West Nile Virus: Transmission, Symptoms, Treatment, Diagnosis
About West Nile Virus
The West Nile virus was first detected in a woman in Uganda in the West Nile district in the late 1930s, after which it was identified to infect crows and Columbiformes (birds) in the Nile delta region in early 1950s. Owing to this detection in the West Nile region, it was named as West Nile Virus. Although this virus is mostly found in the regions of Africa, West Asia, and Europe, this virus has created havoc in the present time in the continental United States due to the transmission of the virus from these places by the carrier mosquitos. Massive outbreaks of this virus have been recorded in Israel, Greece, and Russia to name a few.
According to the Centers for Disease Control and Prevention (CDC), West Nile Virus or WNV for short has become one of the leading causes of mosquito-borne disease in the United States. It was first detected in the United States in the year 1999 after which every state in the US except Hawaii and Alaska have shown a considerable increase in the number of such cases every year1,2. It is transmitted by a carrier mosquito that has been previously infected with the virus. A bite of this mosquito is enough to transfer it to the host body. The cases of infestation by this virus increase in summer and fall owing to the massive growth of the mosquito population.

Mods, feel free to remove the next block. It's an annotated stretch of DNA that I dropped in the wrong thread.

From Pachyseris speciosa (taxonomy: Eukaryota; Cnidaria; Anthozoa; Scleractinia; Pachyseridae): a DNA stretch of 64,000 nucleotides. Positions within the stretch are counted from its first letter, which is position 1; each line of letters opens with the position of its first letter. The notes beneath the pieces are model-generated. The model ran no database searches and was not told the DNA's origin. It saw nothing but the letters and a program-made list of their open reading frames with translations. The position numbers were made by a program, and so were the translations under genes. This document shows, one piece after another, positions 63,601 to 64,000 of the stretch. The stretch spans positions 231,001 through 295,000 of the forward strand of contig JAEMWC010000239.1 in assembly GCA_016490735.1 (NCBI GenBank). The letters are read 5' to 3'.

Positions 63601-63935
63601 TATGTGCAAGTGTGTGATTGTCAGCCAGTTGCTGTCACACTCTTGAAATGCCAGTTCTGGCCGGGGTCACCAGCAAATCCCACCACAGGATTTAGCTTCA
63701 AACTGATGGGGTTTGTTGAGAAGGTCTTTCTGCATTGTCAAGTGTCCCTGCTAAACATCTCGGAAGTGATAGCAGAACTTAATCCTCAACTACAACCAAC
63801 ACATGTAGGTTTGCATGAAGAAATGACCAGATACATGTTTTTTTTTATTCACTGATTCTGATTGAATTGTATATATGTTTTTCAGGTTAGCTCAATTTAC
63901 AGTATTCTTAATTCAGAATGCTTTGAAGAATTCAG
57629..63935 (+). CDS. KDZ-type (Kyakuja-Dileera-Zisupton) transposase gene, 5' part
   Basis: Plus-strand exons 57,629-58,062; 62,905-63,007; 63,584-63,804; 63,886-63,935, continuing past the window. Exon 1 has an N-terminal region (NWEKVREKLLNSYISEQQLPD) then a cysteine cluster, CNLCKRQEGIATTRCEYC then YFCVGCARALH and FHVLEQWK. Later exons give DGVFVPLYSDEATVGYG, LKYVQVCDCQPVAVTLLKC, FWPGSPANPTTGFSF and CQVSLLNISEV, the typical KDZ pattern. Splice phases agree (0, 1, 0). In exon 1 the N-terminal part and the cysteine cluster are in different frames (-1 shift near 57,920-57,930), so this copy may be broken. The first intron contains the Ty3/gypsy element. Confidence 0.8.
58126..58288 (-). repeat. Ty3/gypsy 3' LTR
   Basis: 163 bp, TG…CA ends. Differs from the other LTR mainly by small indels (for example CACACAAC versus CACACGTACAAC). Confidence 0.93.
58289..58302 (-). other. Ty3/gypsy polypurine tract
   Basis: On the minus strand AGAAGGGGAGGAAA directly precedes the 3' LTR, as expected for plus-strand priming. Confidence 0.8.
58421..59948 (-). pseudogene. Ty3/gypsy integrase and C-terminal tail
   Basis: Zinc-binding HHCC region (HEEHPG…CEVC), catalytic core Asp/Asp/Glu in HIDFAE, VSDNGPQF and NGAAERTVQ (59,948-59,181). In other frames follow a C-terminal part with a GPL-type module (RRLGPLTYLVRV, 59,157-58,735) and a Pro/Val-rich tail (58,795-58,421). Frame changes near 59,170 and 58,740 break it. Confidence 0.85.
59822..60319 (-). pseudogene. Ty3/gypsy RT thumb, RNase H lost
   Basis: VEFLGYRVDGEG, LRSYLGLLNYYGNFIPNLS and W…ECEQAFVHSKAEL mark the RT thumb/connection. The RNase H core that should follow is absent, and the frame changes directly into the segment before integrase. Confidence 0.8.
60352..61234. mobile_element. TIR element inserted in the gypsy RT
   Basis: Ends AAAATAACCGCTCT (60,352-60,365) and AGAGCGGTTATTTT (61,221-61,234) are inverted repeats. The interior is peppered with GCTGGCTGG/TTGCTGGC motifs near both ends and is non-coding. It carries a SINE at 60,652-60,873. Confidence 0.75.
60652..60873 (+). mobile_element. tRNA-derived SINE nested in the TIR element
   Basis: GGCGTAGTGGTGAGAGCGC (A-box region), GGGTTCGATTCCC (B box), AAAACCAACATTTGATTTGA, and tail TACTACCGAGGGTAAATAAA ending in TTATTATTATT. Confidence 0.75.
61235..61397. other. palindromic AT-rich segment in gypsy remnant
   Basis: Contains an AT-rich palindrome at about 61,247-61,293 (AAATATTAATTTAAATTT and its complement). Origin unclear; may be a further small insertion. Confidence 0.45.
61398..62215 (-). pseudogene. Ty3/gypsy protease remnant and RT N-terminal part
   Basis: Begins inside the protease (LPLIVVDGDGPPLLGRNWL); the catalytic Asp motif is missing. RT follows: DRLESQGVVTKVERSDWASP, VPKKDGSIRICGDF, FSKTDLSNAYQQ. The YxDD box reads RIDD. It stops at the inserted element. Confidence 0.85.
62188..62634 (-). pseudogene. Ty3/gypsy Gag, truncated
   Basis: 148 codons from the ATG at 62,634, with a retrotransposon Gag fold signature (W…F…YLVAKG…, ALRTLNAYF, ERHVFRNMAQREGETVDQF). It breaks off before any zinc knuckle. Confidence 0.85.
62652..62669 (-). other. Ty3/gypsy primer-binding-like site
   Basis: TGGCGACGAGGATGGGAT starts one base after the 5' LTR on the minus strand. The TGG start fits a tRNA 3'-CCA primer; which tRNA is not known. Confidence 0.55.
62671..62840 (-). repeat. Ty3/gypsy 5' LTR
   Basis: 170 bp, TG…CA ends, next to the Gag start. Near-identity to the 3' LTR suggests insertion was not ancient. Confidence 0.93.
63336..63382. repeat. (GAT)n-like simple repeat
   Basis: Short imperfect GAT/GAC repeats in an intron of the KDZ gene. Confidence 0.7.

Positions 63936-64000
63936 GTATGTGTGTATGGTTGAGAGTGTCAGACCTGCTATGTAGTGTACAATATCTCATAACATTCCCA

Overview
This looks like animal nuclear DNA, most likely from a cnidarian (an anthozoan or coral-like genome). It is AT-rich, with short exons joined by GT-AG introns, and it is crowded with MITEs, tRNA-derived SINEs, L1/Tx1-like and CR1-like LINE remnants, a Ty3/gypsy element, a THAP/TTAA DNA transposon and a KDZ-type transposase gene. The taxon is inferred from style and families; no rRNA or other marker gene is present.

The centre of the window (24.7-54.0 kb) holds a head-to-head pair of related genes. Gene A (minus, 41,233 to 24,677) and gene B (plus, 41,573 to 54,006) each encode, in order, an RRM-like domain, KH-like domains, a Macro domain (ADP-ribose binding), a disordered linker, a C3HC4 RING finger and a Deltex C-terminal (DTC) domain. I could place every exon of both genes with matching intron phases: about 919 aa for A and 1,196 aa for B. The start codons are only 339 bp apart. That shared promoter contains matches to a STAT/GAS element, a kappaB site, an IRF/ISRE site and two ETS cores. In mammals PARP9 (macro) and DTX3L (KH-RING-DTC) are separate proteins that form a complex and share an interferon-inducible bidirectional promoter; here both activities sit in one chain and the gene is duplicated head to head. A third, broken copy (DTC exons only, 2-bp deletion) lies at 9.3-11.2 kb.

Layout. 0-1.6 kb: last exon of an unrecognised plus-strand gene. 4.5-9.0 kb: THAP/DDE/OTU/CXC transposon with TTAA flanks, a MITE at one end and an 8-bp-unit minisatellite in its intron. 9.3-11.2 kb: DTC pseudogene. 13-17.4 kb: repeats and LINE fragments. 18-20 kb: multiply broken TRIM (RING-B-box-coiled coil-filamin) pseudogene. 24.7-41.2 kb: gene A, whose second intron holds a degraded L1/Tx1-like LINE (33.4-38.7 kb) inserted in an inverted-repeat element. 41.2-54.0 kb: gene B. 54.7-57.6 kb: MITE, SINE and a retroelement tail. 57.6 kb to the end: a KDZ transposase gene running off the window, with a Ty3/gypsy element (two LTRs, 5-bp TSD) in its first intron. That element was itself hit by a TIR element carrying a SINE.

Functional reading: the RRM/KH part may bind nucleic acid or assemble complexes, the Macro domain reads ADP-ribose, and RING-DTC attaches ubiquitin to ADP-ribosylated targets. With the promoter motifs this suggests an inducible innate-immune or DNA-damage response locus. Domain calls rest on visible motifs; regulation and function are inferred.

Fortunately, CDC maintains that not more than 20 percent of people who get infected by West Nile Virus develop a fever and some primary symptoms while the chance of a fatality is almost close to 0.67 percent3. Also, if adequate measures are taken to prevent it, the spread of this virus can be easily prevented.
The World Health Organisation (WHO) categorizes this virus in the genus Flavivirus making it a member of the family Flaviviridae. West Nile Virus in its deadliest form is capable of causing neurological imbalances and even death in humans. The cycle of transmission of West Nile Virus is mainly restricted to birds and mosquitos but recent trends have shown an infestation of humans and other mammals like horses and cows as well.
Transmission of West Nile Virus
The main line of transmission of the West Nile Virus follows a bite from an infected mosquito. Mosquitos feed on birds which may be infected leading to their own infestation due to the circulation of the virus within their bloodstreams. When this infected mosquito comes in contact with either a human or a mammal for its future blood meals, it incidentally transmits the West Nile Virus to the host body which leads to their multiplication inside the host cells. Even though the mosquito bite is the main cause of this transmission but this West Nile Virus can also be transmitted by coming in contact with the blood or tissue of an infected animal. This contact can be in the form of organ transplant, milk or blood transfusion as far as the human infestation is concerned. Till now only a unique case of transplacental transmission has been observed between a mother and her child.